Stars End S3E27

“Everyone Believes in the Freedom of the Podcast – It Should Be Right There in the Constitution”

It’s human nature, it seems, to celebrate round numbers, 40th birthdays, 20th wedding anniversaries, 10th high school reunions, and so forth.  New Year’s Day 2000 was a huge deal even though, as Arthur C. Clarke was quick to point out, the third millennium CE didn’t start until 2001.

Early on, we poked a bit of fun at this tendency, culminating in episode eight, because eight is a very round number:  It’s “10” in base eight, “20” in base four, and “1000” in base two.  That was also when we tied Manimal for their number of episodes.

But now we’re celebrating our 50th episode and that is a milestone.  Fifty isn’t just 6.25 on the Manimal scale, it’s when a lot of comics and magazines (remember those?) have their first special issue! It’s a half-century, a semi-centennial, and a golden jubilee!  You might even say that we’re almost playing with a full deck!

So we celebrate, reminisce a bit, and wax some nostalgia.  And we take care of some business since there’s a trailer out for season 2 of Foundation.  

But the main event here is the most shocking of plot twists!  The most special of special guests!  It’s the one guest that no one, I say, no one, could have expected!  And not just because he’s 103 years old and refuses to leave his apartment!  It’s our interview with the professor of biochemistry, the great explainer, and the father of robotics.  He’s the founder of foundations, he’s one-third of the big three, he’s the best science writer according to the Clarke-Asimov Treaty, and he’s The Sensuous Dirty Old Man.

It is, of course, the Great and Glorious Az, Issac Asimov himself! And he joins us for a conversation! Believe it or don’t believe it, but DO NOT miss it!

Stars End S3E26

“It is from this Point On, Earth Itself that is the True World of the Podcast.”

The Royal Canadian Mounted Police, it is said, “always get their man.”  I haven’t checked, but I’m confident that’s been updated.  “Always get their human” might not work perfectly in the context of Asimov’s Robot Novels, so let’s settle on “always get the perpetrator.”  A perpetrator could be an animal, vegetable, or mineral.

In Elijah Baley’s time, millennia in the future, it isn’t clear whether New York City has grown to include parts of Canada but it isn’t likely.  If it had, Lije would have been part of this same tradition.  And yet, as we’ve noticed, Lije hardly ever “gets” the guilty party.  Usually, he has figured out who it is, but the actual “getting” part never actually happens.  It’s like watching an episode of Law & Order where the latter half kinda goes off the rails.  As we approach the denouement of The Robots of Dawn we have to ask… will Lije finally have an unqualified win?

You want to know!  You need to know! We know!  And we talk about it!  Let’s go!

And in one week… Episode 50!

My Voyager Rewatch: S4E08

My #StarTrekVoyager rewatch S4E08, “Year of Hell, Part 1”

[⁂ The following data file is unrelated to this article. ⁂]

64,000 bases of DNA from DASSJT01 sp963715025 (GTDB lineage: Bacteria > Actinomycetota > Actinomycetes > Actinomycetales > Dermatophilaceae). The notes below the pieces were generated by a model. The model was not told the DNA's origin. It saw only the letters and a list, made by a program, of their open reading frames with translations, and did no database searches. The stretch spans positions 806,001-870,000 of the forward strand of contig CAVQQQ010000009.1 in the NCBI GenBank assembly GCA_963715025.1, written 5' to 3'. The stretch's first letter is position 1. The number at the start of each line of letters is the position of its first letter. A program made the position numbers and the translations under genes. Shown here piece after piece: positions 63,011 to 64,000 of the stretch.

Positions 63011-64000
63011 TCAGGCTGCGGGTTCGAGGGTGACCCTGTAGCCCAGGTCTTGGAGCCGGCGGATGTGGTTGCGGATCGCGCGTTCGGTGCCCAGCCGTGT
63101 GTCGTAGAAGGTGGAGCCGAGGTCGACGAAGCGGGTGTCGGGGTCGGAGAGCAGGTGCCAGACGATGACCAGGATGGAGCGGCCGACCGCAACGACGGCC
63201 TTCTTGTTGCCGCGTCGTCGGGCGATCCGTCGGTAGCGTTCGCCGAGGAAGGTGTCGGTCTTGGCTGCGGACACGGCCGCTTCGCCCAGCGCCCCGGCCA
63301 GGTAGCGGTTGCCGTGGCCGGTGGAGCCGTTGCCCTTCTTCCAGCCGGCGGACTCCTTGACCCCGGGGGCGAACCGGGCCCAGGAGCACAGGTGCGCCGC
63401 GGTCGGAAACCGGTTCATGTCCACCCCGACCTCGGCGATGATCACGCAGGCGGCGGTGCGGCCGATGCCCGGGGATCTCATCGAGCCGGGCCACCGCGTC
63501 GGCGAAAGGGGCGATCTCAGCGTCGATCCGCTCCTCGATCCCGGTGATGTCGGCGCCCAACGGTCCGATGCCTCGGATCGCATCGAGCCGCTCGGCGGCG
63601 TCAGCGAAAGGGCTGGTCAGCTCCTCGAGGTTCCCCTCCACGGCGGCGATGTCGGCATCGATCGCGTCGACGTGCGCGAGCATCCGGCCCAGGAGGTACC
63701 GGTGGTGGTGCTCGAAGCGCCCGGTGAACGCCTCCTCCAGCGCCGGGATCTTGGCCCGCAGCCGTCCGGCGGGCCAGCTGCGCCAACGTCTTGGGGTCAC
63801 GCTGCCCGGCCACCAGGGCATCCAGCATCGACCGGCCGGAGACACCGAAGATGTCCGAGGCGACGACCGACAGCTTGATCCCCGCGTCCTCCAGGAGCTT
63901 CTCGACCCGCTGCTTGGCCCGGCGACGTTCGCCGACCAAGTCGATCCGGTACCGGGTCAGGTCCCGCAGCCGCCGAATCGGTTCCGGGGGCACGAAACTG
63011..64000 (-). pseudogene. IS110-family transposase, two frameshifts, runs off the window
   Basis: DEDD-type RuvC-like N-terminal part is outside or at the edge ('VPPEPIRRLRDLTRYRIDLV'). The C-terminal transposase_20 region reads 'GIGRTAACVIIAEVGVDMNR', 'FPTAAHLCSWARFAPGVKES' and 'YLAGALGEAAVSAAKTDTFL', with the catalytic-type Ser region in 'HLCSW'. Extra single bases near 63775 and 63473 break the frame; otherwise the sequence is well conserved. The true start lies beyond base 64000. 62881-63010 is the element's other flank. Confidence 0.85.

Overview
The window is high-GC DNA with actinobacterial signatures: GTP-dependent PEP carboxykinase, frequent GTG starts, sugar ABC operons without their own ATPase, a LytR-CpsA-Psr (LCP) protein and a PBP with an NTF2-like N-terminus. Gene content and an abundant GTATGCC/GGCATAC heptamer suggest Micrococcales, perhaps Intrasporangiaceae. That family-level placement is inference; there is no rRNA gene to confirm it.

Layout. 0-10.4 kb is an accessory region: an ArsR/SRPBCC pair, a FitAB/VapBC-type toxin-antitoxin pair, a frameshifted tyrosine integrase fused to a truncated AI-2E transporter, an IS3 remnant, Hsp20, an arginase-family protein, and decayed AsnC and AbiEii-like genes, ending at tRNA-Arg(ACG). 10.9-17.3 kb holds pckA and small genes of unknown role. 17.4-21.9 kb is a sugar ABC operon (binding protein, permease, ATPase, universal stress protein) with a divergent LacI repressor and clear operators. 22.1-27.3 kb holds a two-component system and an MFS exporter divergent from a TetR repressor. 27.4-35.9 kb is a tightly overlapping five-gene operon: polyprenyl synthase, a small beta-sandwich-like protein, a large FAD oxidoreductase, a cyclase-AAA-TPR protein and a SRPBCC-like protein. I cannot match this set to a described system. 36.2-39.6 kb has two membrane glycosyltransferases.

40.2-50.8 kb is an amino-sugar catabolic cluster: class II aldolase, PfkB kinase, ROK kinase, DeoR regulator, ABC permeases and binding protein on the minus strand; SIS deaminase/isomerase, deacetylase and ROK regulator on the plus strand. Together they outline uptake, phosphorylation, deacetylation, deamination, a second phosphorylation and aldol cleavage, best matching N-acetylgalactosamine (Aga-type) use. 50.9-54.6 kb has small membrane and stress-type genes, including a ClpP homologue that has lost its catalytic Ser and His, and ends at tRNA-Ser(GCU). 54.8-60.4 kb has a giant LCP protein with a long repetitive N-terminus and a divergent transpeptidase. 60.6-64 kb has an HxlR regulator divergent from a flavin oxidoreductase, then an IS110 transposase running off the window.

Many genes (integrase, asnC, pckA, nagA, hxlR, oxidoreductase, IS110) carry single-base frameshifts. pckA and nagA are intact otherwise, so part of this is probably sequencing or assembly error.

Ninety seconds in and it’s already dark. Red from that 70s Show is playing with time to achieve a “Target Event.” Now he’s set to wipe an entire species from existence. At least they didn’t waste time getting to the plot.

Now Seven and Kim have upgraded their Mapquest and the Doctor takes the opportunity to be pompous. The plot intrudes as they enter Zahl space and encounter a Krenim who’s a Jackass. We meet a swarmy but nice Zahl wearing a leisure suit. He’s erased by a temporal wave, and the Krenim become more powerful and bigger jackasses. Things get worse for Voyager.

This is the plot. Lather, rinse, repeat. Red has gone completely Ahab and things get terrible for Voyager fast. In a painfully obvious bit of foreshadowing Janeway’s lucky teacup breaks. Ugh.

Yeah, yeah, the crew is clever and resilient. There’s a nice moment of levity with Paris that I won’t spoil. I’m wondering why the computer can’t manifest multiple EMHs. Voyager new shielding protected it from a temporal wave that would have fixed the ship. C’est la vie.

It takes them a long time to figure that out. I know, that’s for the audience. But Red sees them as a problem now. Watching the hull peel off is compelling and dramatic. Turns out the better bit of foreshadowing in the tea cup scene was Chakotay’s plan. The crew has to abandon the ship leaving only the senior staff.

To be continued. I can see why this 2-part story is so well-regarded. It’s well-plotted & keeps the extraneous nonsense to a minimum. It also ramps up the tension in a smooth believable way. Very effective. I hope part 2 is as good.

Rating: 4 out of 5.

#StarTrek

Images used under the fair use doctrine.

My Voyager Rewatch: S4E07

My #StarTrekVoyager rewatch S4E07 “Scientific Method”

I’m already laughing when B’Elanna lectures Seven about working in a group then nicely surprised when she has the self-awareness to realize that used to be her. And Seven learns to say “I’m sorry.” Tom is up to something shifty.

Well, not that shifty, though he clearly wants B’Elanna to join the “Jeffries Tube Club.” Then, a sinister scan. They play Janeway’s massage therapy for laughs. She’s not feeling well while Tom and B’Elanna are acting like crazed weasels. Tuvok needs to learn about email.